“David Halliday”, Southern Accents

David Halliday

Everyday objects become extraordinary still lifes through the lens of a New Orleans photographer

Still Life with Milk, Bread and Eggs, 2000

When David Halliday wanders through a grocery store or farmer’s market, he’s just like any other gourmet shopper on the lookout for a crisp bunch of arugula or a pristine fillet of salmon. He’s an excellent cook who spent much of his 20s working as professional chef in New York.

Photographer David Halliday created Still Life with Milk, Bread and Eggs (15 1/2 by 22 inches, sepia-toned silver-gelatin print, 2000) out of the simplest foods.

But then the artist will notice a pumpkin with sculptural curves, a mound of pecans with striated shells, or some shockingly compelling specimen, such as the long, spiraling cucumbers he once came across in Greece. At that moment, life slips into art, and Halliday follows. He begins foraging not for dinner but for the elegant, meticulously composed still life photographs that he’s been creating and showing in galleries throughout the country for the past decade.

“That’s the point of my work—to show that the borders between life and art are blurry,” says Halliday, an easygoing, bright-eyed 45-year-old who tends toward cutoff shorts, rumpled shirts in amazing colors, and a day’s growth of beard. “Things come out of the market, the garden, the kitchen cabinet. It’s often happenstance. Sometimes I find pieces in antiques shops, like this pewter compote that lately I can’t stop using. Or friends bring me things.”

His friend Steve Coenen, a New Orleans landscaper, once brought him a bunch of bananas that was still attached to a long, outlandish flower stalk. Coenen had been caring for the garden of a woman who despised bananas. “It was a ‘one man’s trash is another man’s treasure’ situation,” says Halliday, who decided to use the fruit to create the ravishing, provocative pair of photographs he titled Banana Diptych.

Watermelon and Blackberries, 2003

In Watermelon and Blackberries (7 x 9 inches, sepia toned silver-gelatin print, 2003), glistening summer fruits harvested from Halliday’s garden become a richly rendered still life with luminous toning.

When an artist friend brought him a dead, intact cicada, it enthralled him so much that he photographed it by itself and close-up, with as much wonder as a 19th-century British naturalist who had just made a ground-shaking discovery.

Many of his photographs are as lush and carefully composed as 17th-century Dutch still life paintings, such as the one of a compote spilling ripe blackberries, a spoon, an artichoke, two shallots, and an old, white garden rose tilted in a glass.

Like a painter, Halliday emphasizes volumes, balances, textures, areas of subtle shading, and chiaroscuro. A few images seem more modern, mesmerizing with their radical purity, such as his photograph of one small, white seashell, its spiraling grooves as legible as a fingerprint.

And whether they are as dark as bronze or copper, as white as platinum, or somewhere in between, Halliday’s sepia-toned silver-gelatin prints are so lavishly rich and so carefully calibrated in tone that worldly objects are elevated into the realm of imagination. They look like vintage prints or paintings.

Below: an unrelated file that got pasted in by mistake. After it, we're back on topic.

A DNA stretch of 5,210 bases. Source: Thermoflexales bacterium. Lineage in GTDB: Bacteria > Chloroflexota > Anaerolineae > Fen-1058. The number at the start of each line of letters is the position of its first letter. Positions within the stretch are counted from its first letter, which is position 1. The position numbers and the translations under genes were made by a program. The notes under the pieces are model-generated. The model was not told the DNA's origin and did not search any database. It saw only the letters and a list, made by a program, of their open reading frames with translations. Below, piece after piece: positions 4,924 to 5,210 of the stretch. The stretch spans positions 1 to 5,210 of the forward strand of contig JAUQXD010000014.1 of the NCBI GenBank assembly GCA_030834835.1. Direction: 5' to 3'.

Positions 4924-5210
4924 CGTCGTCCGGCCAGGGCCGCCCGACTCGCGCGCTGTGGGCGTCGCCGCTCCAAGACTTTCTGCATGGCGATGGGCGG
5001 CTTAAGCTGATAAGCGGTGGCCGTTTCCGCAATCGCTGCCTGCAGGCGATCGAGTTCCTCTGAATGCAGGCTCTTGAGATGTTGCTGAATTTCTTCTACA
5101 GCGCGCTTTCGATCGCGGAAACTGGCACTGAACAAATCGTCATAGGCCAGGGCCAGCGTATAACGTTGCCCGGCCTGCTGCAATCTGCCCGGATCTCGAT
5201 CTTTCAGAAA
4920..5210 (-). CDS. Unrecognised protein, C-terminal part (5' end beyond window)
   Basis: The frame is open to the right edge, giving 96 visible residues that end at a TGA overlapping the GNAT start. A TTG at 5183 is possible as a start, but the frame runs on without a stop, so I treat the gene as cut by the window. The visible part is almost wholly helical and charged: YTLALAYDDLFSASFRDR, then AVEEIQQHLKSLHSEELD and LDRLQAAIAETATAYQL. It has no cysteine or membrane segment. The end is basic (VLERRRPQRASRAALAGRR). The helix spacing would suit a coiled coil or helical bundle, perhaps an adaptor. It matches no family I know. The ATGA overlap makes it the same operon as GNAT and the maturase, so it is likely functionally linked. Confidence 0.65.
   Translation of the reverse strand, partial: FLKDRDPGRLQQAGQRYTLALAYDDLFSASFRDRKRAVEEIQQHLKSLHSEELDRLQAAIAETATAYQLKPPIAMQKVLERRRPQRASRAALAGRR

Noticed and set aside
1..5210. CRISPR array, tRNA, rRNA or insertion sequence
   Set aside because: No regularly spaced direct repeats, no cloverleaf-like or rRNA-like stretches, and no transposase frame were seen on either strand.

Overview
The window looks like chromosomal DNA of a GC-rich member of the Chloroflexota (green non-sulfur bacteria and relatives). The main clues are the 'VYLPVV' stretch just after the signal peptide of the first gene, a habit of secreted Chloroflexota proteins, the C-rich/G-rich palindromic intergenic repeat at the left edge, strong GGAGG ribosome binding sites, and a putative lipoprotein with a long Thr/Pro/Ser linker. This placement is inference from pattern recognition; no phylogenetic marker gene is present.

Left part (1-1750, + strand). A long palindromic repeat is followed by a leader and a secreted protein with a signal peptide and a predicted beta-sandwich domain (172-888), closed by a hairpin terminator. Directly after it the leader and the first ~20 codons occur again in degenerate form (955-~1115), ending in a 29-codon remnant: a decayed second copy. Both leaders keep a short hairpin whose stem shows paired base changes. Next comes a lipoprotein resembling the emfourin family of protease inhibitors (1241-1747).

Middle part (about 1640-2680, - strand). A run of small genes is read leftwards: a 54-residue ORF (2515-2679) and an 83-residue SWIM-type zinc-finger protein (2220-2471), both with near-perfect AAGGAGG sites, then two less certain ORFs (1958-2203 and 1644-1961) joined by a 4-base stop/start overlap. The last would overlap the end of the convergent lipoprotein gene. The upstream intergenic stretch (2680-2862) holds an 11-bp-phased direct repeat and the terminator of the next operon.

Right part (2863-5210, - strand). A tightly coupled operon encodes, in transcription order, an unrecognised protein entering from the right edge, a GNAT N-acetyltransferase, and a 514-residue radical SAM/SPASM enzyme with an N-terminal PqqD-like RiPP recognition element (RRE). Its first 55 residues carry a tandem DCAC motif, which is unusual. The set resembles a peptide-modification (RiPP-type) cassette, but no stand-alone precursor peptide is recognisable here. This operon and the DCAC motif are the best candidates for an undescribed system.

He has transmuted produce and other objects into a visual language suffused with history, emotion, nostalgia, a sense of time rushing past, and the love of beauty. And even though it’s not exactly Southern, his work is certainly informed by the fertility, humidity, and historical richness of New Orleans.

“Most people think that a photograph is just a picture of an object, that it’s something literal,” says Vickie Bassetti, director of Bassetti Fine Art Photographs, the New Orleans gallery where Halliday showcases his work. “Well, that’s just the beginning. For David, every millimeter of an image is considered. He’s pacing the whole thing, orchestrating the relationship between the parts, and directing.” With prints ranging in price from $600 to $7,500, the photographer’s work sells quickly.

If Halliday shies away from saying what his photographs might mean or why he focuses so much effort on the still life, he’s not being cagey. It’s more like humility. He’s well-aware that in the hierarchy of artistic genres, still lifes are often considered frivolous or decorative, and he refuses to try and dismantle such a judgment. He’d much rather smile charmingly and give a thoughtful, boy-next-door answer. “Maybe it’s because I am, at heart, very disorganized and a pack rat,” he says. “These photographs are my fantasies, my way of saying, ‘Ah, if everything could just look like this, so nicely arranged.'”

Born in Glen Cove, New York, Halliday bounced around the Northeast until the late ’80s, when he moved to New Orleans to take a job as a chef at The Bistro at the Hotel Maison de Ville. Since high school, he had practiced photography and excelled at art. But it was only when he became disenchanted with cooking that he picked up the camera in earnest. Almost immediately, the artist found a gallery, and his work gained an audience.

“He’s a natural,” says Halliday’s friend Amy Weiskopf, a renowned New Orleans artist who paints realistic still lifes of everyday items such as vegetables, fruit, fish, and kitchen utensils. “He has a direct relationship to his aesthetic world. For him, gardening, working on the house, cooking, or making photographs—it’s all very connected.”